BCR Correspondent

ST. JOSEPH – The COVID-19 coronavirus pandemic’s first Berrien County victim is a Buchanan native son who fought in Vietnam and was honored for his bravery.

Walter Lyle “Bud” Baker died last Monday, March 30, at the age of 74 at Spectrum Lakeland in St. Joseph. He grew up in Buchanan where he graduated from high school in 1965 before later moving to Coloma where he resided with his family.

As U.S. Rep. Fred Upton noted in his tribute to Baker last week, “Today many a tear will be shed for our beloved Walter “Bud” Baker. He represented the very best of our community and our nation.”

During the Vietnam War, despite being shot 13 times in the chest, arm, and leg during action in Bien Hoa in 1968, he fearlessly fought to save the lives of his fellow patriots,” Upton noted. “He was rightly awarded the Distinguished Service Cross.”

Upton cited Baker’s incredible courage, selflessness, and love of country that was evident in duty and after he returned home, where he served as a chaplain and as part of the Lest We Forget veterans organization.

“Bud was one of our most decorated veterans and celebrated citizens in Berrien County,” he said. “Sadly, this vicious virus did what even the ravages of war could not. Bud will be dearly missed … We lost a wonderful friend and hero tonight – who we will never forget.”

Buchanan resident and past American Legion State Commander Larry Money has known Baker since high school. Money noted last week that he lost track of Baker after high school and didn’t realize the extent of his military service and his heroic actions until recent years.

Money spoke of Baker’s service in 2016 when Baker and another local Vietnam veteran served as the grand marshals of that year’s Memorial Day parade in Buchanan.

He noted then that Baker, a specialist fourth class, received the Distinguished Service Cross for his extraordinary heroism and devotion to duty in April, 1968 when he was on a mission in North Vietnam to rescue prisoners of war. The distinguished service cross is the highest military award that can be given to a member of the U.S. Army.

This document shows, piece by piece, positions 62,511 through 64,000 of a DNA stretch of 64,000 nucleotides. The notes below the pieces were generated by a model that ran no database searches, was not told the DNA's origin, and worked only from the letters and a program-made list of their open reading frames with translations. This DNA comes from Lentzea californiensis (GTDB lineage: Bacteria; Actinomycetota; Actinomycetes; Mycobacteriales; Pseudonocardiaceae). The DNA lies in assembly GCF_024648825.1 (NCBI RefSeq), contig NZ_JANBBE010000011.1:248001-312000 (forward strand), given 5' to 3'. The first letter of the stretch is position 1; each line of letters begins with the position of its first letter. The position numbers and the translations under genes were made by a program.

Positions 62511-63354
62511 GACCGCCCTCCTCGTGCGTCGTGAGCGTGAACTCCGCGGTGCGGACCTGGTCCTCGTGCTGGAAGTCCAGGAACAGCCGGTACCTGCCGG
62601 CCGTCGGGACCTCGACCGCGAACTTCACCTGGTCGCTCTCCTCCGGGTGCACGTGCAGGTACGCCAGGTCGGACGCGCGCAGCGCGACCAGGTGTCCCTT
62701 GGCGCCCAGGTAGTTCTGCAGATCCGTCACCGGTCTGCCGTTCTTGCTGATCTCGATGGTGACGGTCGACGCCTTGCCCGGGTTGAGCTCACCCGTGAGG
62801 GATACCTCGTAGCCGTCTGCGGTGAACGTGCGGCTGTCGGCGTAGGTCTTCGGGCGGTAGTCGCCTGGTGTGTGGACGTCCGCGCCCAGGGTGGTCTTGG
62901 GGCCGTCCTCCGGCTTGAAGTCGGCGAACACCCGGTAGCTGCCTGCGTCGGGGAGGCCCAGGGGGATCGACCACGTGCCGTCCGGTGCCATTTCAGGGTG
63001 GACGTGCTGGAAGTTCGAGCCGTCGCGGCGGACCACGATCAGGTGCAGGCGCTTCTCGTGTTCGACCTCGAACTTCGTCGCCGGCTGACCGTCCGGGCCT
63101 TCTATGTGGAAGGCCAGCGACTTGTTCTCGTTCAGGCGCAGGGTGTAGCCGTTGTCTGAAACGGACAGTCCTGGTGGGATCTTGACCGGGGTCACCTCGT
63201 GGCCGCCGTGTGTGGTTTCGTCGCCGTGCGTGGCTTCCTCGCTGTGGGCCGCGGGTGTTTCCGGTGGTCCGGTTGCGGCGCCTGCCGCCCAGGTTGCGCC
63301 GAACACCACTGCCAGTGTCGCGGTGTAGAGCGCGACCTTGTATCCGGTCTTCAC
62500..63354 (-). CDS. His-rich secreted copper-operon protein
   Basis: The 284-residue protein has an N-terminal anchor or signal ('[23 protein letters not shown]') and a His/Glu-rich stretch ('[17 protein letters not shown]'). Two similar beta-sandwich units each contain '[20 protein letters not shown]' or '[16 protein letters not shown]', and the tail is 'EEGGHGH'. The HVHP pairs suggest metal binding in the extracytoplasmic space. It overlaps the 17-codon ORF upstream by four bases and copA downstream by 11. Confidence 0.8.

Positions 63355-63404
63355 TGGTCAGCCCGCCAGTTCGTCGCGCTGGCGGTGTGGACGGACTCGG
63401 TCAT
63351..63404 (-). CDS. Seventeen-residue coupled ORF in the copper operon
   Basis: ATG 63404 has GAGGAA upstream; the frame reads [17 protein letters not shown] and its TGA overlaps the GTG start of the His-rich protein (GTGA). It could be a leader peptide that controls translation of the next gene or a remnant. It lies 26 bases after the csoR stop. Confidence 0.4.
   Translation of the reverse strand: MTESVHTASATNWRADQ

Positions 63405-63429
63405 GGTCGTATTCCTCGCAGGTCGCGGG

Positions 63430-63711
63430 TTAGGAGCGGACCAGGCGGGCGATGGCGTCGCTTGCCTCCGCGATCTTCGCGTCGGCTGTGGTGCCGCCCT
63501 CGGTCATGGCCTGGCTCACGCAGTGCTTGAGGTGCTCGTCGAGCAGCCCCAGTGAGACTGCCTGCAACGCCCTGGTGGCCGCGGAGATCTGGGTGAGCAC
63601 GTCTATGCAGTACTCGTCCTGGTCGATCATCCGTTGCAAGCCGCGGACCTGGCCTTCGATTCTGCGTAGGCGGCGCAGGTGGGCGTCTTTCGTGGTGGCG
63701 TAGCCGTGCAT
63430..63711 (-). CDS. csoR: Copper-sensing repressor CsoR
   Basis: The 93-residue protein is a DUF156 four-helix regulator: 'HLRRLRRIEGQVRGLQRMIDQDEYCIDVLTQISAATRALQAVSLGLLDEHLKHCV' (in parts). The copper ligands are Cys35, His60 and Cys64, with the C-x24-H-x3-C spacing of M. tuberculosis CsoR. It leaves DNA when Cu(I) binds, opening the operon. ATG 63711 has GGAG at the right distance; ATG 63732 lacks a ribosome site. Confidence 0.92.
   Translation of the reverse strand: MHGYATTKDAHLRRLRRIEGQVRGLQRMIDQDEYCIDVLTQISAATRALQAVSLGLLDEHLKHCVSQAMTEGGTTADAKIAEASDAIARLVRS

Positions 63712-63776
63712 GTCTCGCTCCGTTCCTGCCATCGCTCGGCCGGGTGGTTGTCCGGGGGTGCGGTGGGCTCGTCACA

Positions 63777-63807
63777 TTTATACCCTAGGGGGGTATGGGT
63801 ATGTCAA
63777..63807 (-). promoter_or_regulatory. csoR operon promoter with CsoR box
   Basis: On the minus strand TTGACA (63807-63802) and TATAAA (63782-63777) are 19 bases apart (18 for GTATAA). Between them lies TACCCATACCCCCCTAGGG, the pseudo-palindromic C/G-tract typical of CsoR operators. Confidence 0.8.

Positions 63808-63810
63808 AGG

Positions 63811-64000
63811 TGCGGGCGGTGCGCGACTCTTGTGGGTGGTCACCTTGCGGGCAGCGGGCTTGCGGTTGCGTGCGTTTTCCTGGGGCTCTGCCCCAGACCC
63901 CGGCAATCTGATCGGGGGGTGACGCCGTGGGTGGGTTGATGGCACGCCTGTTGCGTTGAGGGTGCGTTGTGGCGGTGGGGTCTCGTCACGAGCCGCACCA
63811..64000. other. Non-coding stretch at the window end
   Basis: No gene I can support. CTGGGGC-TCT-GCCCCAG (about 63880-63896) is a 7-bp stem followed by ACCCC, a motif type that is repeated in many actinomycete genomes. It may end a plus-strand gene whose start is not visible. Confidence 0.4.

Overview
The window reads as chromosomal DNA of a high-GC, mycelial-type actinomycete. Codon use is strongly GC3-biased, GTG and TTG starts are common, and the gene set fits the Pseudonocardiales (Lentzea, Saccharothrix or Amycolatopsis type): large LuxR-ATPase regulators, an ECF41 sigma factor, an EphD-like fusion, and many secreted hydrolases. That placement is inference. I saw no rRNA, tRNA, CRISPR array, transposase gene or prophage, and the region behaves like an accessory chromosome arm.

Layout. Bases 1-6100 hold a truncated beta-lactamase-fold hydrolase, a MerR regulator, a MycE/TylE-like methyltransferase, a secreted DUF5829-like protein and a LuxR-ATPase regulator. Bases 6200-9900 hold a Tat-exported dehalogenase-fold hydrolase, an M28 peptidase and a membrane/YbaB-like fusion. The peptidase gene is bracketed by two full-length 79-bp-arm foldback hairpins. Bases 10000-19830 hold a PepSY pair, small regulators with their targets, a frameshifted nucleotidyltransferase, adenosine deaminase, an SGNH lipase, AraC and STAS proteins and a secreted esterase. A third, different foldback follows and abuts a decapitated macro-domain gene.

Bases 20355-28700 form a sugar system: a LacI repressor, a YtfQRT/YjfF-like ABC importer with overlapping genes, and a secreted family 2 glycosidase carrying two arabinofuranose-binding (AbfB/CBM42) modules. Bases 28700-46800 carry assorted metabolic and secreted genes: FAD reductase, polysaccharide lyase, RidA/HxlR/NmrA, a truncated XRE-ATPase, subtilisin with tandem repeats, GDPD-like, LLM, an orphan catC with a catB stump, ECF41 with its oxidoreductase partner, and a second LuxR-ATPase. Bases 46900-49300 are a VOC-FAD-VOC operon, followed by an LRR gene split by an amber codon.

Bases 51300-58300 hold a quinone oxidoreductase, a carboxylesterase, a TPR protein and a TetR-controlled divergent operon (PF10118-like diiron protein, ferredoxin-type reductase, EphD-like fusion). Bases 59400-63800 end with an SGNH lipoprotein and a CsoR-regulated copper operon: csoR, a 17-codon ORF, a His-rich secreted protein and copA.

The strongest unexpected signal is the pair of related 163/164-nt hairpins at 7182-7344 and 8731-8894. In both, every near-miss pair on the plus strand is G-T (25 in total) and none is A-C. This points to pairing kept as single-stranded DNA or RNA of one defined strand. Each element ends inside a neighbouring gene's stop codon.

During an attack by enemy combatants, he moved through a hail of enemy bullets and was wounded in the leg and back, Money said. Baker continued to assault the enemy machine gun position to protect his comrades and received more wounds.

Many south county residents likely saw Baker in 2014 when the American Veterans Traveling Tribute’s replica Vietnam Wall was in Niles for a short time. Baker was there every day paying homage to fallen comrades. He spoke about his experiences and gave the closing prayer at the closing ceremonies.

As he said then, he was on a mission in North Vietnam in an area known as the “iron triangle” to rescue prisoners of war and credits the bravery of his fellow soldiers in rescuing him after being hit by enemy fire. In all, 96 men died that day.

“I got the Distinguished Service Cross, the guys put me up for it,” he said. “I was the point man and took 13 rounds. They got me out of there but took some rounds themselves. We were all working together, you couldn’t ask for anything more.”

“We were brothers, we knew what each other was thinking before anyone said anything,” he said. “If it weren’t for the guys in my unit, I wouldn’t be here today … There are probably 47 men from my unit on this wall.”

He said then that while it was hard to visit the traveling Vietnam Wall, it was also healing. “People need to realize that freedom is not free,” he said. “It’s not only about those who lost their lives but those who are still suffering. The nation still has to heal and come to the reality of what happened there.”

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